Some artists are exclusive to our website, some stopped sharing their work for 9 months while we rebuilt. Some belong to other communities and also share their work. We can't really tell them they have to be exclusive, well I guess we could, but it wouldn't go down very well.
| 11:53 pm on Sep 12, 2013 (gmt 0)|
|Now we're getting searches for "green widgets website name"... |
That's a fairly [okay, honestly, very very] strong signal to send Google in-my-opinion -- I would work to generate more of those searches through social sharing, etc. and let Google look silly for not ranking the site.
You might actually get farther faster with rankings that way than focusing on "fixing" things for Google ;)
| 12:11 am on Sep 13, 2013 (gmt 0)|
|He [Matt Cutts] talks about writing quality content. Every time I read one of his Panda posts, he always talks about content as though it can only be textual. He never talks about what image heavy websites should do. |
That's probably because Google Web Search (as opposed to Image Search) is largely about textual content. There may be ways to improve an image-heavy Web site's Google rankings in the post-Panda era, but for Google Web Search, images are likely to be treated as icing on the cake, not the cake itself.
If the artists don't want to write about their works, can you? Maybe you could set up a simple questionnaire for each artist (and each work) that could be used to create a mini-interview and catalog description?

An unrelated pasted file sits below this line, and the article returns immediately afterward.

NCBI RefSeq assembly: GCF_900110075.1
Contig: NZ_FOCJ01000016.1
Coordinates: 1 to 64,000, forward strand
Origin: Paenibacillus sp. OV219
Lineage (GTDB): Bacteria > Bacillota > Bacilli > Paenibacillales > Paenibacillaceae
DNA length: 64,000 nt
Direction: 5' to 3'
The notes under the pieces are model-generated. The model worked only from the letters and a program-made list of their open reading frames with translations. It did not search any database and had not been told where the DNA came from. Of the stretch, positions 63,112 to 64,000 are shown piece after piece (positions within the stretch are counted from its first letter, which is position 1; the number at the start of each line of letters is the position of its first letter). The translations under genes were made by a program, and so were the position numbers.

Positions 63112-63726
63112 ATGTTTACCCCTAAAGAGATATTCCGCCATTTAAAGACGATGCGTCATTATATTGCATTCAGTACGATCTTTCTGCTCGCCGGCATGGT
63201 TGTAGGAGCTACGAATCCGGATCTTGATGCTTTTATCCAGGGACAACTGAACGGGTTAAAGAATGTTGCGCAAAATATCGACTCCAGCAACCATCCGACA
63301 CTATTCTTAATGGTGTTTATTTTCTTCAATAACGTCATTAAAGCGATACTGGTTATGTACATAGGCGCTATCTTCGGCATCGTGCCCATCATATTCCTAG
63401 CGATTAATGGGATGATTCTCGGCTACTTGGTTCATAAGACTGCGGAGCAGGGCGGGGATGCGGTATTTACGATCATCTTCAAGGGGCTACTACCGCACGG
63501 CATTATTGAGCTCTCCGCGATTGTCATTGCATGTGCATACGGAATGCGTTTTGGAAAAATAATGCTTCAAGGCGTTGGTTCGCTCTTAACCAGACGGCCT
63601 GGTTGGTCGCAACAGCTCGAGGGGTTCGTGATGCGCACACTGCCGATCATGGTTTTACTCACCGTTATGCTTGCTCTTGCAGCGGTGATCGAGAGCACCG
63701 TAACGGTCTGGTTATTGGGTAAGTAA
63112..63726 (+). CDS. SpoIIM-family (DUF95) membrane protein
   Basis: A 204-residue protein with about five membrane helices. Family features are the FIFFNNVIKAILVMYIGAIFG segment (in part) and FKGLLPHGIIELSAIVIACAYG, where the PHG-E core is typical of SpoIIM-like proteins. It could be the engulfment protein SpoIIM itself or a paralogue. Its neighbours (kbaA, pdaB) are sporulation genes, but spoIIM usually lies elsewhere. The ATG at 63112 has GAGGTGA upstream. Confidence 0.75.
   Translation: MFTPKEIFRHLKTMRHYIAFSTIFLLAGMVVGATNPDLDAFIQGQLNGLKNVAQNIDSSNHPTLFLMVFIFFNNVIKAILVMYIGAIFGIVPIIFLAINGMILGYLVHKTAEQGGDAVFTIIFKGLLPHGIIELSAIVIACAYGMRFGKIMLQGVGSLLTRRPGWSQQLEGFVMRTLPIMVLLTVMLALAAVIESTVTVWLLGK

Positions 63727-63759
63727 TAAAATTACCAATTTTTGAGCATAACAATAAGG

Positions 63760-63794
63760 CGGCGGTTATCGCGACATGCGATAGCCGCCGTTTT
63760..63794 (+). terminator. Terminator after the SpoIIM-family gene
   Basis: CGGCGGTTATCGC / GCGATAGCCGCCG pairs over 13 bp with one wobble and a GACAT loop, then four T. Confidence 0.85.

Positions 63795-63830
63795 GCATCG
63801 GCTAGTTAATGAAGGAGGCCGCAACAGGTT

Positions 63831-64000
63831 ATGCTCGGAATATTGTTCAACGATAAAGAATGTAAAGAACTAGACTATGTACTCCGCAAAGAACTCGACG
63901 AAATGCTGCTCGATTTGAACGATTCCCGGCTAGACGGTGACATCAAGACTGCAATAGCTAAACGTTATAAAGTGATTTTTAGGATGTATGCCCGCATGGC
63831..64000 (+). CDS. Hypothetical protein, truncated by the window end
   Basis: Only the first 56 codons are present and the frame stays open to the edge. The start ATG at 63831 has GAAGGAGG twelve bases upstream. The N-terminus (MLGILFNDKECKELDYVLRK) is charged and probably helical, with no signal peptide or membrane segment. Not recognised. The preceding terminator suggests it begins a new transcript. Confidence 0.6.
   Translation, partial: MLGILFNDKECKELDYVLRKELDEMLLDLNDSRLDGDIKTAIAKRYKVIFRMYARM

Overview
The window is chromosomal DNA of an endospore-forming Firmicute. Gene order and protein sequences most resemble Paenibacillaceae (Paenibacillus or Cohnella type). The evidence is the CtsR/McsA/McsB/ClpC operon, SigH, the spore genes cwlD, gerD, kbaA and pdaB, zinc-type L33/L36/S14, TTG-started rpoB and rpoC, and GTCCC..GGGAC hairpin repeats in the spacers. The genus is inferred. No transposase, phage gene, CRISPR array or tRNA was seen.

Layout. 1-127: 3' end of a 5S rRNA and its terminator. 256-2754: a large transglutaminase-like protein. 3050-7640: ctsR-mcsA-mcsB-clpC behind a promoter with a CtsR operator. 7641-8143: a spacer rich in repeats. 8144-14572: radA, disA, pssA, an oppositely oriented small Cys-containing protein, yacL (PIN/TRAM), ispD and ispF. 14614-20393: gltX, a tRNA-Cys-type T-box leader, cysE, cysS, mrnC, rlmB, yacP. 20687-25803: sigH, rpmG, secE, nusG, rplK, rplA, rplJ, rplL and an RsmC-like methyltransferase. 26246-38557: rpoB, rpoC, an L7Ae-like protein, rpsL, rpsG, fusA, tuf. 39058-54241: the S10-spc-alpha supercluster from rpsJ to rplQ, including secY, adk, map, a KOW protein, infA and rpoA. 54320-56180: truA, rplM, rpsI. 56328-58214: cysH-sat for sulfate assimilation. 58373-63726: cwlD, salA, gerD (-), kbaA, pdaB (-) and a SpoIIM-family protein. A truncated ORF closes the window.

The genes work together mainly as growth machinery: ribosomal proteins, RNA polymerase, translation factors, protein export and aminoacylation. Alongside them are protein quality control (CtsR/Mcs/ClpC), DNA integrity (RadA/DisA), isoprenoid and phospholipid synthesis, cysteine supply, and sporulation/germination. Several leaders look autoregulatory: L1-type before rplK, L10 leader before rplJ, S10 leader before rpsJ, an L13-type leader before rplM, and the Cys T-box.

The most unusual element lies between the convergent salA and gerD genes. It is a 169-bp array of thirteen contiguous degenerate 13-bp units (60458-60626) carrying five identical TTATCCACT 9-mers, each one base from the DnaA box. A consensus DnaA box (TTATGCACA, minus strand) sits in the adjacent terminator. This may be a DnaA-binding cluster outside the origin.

| 3:18 am on Sep 13, 2013 (gmt 0)|
In the exact same position here. Very popular site, very image heavy, lost ~60% of traffic on the 4th. Site is/was super clean, no back-linking, no crap, the purest of white-hat. It's actually a quality site, and used to rank well, now, after the 4th, every thing is gone.
Honestly, it's a good site, sucks all my traffic is now gone, but what can I do, this update on the 4th is Google's screw-up, not mine, so I'm not going to change a single thing I was doing. That being said, this site is not my money site, just a fun site, so I feel bad for people that got hit with this and their money depends on it.
| 3:32 pm on Sep 13, 2013 (gmt 0)|
There's been a lot of chatter about sites with user generated content losing traffic since Panda, so I think Google may be perceiving duplicate content where it's really a case of artists making their content available on multiple outlets.
Since there isn't a way to let Google know these have been "republished" for a good, visitor-friendly, non-SERPS-manipulating reason, I think the plan to noindex, follow the images might be a great way to go. The hubs you're talking about may do you a lot of good in terms of SEO, but even if they didn't I think visitors might like them a lot.